tranquil manner); (b) serenity; (c) quietness. Think of other
such words and repeat them.

5. Make a mental list of times in your life when you have 
been conscious of God's watchful care and recall how, when 
you were worried and anxious, He brought things out right 
and took care of you. Then recite aloud this line from an old 
hymn, "So long Thy power hath kept me, sure it STILL will 
lead me on."

6. Repeat the following, which has an amazing power to 
relax and quiet the mind: "Thou wilt keep him in perfect
peace, whose mind is stayed on thee." (Isaiah 26:3) Repeat 
this several times during the day, whenever you have a 
fraction of a moment. Repeat it aloud if possible, so that by 
the end of the day you will have said it many times.

Conceive of these words as active, vital substances 
permeating your mind, sending into every area of your 
thinking a healing balm. This is the best-known medicine for 
taking tension from the mind.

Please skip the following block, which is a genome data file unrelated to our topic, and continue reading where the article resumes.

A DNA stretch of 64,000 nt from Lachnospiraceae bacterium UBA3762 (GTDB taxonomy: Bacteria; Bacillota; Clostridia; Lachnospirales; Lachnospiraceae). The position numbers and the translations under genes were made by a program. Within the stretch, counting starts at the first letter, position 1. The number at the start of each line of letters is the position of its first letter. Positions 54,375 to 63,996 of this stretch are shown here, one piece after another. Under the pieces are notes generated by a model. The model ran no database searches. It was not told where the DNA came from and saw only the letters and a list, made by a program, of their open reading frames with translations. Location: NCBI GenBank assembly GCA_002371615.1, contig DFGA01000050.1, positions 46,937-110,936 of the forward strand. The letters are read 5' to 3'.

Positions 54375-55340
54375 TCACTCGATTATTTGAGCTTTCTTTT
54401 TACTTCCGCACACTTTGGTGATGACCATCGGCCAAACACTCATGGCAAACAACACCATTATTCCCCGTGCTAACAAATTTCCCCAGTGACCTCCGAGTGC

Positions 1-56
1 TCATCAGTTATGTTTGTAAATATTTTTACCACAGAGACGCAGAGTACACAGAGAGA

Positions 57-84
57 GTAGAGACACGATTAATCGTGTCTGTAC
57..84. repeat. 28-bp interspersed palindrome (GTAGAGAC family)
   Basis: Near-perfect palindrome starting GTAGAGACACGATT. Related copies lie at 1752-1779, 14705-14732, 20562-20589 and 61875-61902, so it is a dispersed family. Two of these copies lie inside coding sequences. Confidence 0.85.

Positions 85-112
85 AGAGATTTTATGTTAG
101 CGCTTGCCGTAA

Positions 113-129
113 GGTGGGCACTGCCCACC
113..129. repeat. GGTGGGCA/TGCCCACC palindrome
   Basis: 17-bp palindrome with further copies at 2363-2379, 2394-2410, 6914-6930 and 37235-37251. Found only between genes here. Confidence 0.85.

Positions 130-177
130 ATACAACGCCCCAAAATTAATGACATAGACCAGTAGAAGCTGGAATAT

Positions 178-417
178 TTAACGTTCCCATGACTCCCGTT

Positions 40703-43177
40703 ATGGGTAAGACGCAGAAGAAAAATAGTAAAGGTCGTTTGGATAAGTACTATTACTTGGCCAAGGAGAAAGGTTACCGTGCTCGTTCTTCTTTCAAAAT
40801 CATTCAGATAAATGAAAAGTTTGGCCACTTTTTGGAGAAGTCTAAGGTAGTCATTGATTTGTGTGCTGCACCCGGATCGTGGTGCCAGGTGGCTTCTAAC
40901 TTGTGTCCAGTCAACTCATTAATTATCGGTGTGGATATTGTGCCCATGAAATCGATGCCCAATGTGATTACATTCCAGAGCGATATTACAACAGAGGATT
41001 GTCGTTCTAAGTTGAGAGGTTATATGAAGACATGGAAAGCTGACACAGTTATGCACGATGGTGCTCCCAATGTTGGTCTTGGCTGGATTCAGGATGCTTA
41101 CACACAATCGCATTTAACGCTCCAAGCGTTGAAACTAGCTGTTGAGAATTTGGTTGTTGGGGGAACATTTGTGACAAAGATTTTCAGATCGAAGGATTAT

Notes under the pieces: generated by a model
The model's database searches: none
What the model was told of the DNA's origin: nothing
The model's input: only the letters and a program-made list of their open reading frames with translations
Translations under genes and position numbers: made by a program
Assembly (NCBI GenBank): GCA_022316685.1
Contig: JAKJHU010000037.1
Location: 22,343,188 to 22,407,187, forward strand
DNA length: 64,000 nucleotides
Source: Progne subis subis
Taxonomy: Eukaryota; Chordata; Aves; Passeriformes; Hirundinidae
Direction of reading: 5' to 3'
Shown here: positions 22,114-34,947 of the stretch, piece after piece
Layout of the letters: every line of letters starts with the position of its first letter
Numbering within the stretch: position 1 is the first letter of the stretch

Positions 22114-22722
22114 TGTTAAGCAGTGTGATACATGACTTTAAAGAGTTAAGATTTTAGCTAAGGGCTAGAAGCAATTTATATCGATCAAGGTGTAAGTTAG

As you work with the techniques suggested in this chapter, 
the tendency to fume and fret will gradually be modified. In 
direct proportion to your progress the power heretofore 
drawn off by this unhappy habit will be felt in your increased
ability to meet life's responsibilities.

to be continued

Just for laughs

Smith goes to see his supervisor in the front office.

"Boss," he says, "we're doing some heavy house-cleaning at home tomorrow, and my wife needs me to help with the attic and the garage, moving and hauling stuff."

"We're short-handed, Smith" the boss replies. "I can't give you the day off."

"Thanks, boss," says Smith "I knew I could count on you!"


A woman went to the Post Office to buy stamps for her Christmas cards. 

"What denomination?" asked the clerk. 

"Oh, good heavens! Have we come to this?" said the woman. "Well, give me 50 Baptist and 50 Catholic ones." 

The Flower Gift

-Author unknown

The Most Beautiful Flower

The park bench was deserted as I sat down to read Beneath the long, straggly branches of an old willow tree. Disillusioned by life with good reason to frown, For the world was intent on dragging me down.

And if that weren't enough to ruin my day, A young boy out of breath approached me, all tired from play. He stood right before me with his head tilted down And said with great excitement, "Look what I found!"